Given the limitations of a clinical study, one has to consider the artificial, stimulus-reduced setting (dark and silent room). Confounders such as noise, light, or other sensoric stimuli had been reduced to a very low level. Hereby, and by the study protocol with defined points in time for documentation of values, false-positive events were potentially eliminated. Furthermore, only American Society of Anesthesiologists physical status class I and II patients participated in this study. This led to an automatic exclusion of patients with frequent comorbidities and complex combinations of medication in their medical history. In addition, relevance for opioid consumption and perioperative periods remains unclear. Although there is some evidence that consumption of analgesics, hypnotics, and the time to extubation can be reduced by analgesia index-guided anesthesia,21 reduction in postoperative pain and long-term benefits, such as shorter stay in recovery room and reduction in postoperative opioid consumption, have not been observed.17,21,34,35 However, intraoperative stress-hormone levels correlated with the Surgical Pleth Index.23
In conclusion, using one of the three parameters, the Analgesia Nociception Index, the Surgical Pleth Index, and pupil diameter, in anesthetized patients helped to visualize the current balance between nociception and antinociception. The changes observed are attenuated by increasing dosages of remifentanil. Moreover, tetanic stimulation is validated as a noxious stimulation that is equivalent to the intracutaneous pain model by Bromm et al. and can be used in future studies on analgesia during general anesthesia. This might help to improve the application of opioids to the dose needed. Because a prediction of reaction to surgical stimulation from baseline values is not possible, intermittent stimulation to test the patient’s responsiveness seems reasonable and may increase the diagnostic value of the monitoring methods.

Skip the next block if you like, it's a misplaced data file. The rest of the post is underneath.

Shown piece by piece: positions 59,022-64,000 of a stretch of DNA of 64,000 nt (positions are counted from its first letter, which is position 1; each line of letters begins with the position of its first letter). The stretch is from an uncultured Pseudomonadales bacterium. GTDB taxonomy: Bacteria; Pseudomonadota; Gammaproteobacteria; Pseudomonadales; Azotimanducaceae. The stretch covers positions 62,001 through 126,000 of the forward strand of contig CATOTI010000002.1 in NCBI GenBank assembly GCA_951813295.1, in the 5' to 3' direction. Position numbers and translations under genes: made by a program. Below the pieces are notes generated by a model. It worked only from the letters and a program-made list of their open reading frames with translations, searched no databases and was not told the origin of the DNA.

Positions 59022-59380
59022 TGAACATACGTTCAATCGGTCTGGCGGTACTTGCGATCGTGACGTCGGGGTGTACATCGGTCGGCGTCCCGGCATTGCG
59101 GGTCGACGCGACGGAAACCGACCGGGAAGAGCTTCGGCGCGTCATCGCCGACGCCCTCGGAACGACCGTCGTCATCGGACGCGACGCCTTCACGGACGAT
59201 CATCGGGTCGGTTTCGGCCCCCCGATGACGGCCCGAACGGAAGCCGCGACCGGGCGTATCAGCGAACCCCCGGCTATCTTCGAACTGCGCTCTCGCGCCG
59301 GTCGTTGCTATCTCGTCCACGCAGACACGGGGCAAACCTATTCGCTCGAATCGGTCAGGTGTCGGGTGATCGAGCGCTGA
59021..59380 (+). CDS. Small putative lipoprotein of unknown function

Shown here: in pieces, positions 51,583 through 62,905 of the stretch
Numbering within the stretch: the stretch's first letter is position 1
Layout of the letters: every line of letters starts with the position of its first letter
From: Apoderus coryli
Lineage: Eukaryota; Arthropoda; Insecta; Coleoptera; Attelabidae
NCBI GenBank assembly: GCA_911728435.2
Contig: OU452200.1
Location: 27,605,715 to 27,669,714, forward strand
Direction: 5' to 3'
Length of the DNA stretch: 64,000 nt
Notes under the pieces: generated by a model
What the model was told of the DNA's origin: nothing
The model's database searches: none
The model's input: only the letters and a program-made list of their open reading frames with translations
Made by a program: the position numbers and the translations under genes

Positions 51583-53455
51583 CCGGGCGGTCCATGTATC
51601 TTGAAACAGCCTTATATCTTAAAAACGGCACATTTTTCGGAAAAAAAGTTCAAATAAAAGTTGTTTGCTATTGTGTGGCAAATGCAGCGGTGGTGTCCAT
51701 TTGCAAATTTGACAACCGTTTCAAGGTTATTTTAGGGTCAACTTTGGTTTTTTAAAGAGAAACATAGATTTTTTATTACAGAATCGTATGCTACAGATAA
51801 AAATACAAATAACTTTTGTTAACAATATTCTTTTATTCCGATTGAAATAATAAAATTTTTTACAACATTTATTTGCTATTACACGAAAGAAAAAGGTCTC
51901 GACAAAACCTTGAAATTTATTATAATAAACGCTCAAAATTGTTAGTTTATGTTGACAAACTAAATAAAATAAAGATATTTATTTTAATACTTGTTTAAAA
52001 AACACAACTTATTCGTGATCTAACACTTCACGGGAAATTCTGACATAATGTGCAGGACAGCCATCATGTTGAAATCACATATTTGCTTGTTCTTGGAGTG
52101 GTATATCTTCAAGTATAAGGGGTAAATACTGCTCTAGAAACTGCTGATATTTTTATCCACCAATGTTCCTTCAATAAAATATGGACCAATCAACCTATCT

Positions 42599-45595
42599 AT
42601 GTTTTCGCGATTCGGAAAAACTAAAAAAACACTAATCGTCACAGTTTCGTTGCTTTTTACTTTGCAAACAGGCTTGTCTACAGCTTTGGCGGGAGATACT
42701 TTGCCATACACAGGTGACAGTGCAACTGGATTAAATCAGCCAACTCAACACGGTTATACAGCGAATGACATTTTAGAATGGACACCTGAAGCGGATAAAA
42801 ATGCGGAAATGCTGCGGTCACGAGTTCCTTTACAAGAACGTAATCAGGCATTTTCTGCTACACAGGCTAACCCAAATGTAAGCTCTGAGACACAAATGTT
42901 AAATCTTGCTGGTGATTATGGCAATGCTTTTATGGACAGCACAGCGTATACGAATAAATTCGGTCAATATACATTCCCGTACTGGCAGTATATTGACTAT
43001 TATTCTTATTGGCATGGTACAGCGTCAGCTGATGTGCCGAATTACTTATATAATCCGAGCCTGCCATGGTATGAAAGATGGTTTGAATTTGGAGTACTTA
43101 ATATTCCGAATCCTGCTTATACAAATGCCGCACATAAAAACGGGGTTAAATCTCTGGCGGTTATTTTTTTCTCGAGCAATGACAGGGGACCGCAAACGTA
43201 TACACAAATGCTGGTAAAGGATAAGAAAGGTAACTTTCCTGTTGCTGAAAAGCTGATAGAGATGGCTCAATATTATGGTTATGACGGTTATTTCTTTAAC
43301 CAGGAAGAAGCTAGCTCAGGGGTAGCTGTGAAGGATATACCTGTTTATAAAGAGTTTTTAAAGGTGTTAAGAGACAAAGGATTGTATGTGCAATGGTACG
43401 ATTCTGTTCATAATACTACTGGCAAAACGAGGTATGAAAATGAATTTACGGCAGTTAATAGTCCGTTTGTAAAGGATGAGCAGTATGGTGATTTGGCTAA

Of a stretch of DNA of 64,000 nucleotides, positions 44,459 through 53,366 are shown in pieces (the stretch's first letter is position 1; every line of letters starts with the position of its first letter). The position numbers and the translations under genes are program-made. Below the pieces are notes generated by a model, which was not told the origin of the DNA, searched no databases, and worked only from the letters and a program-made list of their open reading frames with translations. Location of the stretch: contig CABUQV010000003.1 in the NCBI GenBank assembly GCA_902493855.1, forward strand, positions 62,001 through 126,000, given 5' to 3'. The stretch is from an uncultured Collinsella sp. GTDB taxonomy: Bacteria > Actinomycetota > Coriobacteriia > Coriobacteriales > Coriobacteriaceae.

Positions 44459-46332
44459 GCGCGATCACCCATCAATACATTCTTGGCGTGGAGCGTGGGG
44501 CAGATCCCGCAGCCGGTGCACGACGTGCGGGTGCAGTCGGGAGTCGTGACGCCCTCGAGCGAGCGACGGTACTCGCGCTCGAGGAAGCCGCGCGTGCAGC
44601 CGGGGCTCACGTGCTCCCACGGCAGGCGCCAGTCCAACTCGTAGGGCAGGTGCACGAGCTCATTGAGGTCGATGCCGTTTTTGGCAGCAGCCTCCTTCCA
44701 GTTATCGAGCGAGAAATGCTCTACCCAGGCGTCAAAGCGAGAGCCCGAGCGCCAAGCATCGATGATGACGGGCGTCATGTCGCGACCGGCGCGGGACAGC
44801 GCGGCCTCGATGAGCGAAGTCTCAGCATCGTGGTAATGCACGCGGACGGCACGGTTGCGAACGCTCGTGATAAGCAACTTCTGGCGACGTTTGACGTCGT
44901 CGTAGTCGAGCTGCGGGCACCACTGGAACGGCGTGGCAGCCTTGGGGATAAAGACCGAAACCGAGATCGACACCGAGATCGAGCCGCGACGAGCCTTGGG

The authors thank Sebastian A. Haas, M.D., and Franziska von Breunig, M.D., Department of Anesthesiology, University Medical Center Hamburg-Eppendorf, Germany, for their help in conducting the experiments. The authors further thank all faculty members of the Martini-Klinik, University Medical Center Hamburg-Eppendorf, Germany, for their assistance with patient recruitment. Additionally, the authors thank Dennis Jordan, M.D., Department of Anesthesiology, Klinikum rechts der Isar, Technical University Munich, Germany, for the assignment of the Windows-based program “PK Tool” for computing prediction probability (PK). Finally, the authors thank Nadine Funcke, Ph.D., Rotterdam School of Management, Erasmus University, Rotterdam, The Netherlands, for her critical review of the draft.
This is an investigator-initiated trial and was supported by departmental funds only. The three monitoring devices used were loaned by the companies mentioned throughout the text.
The authors declare no competing interests.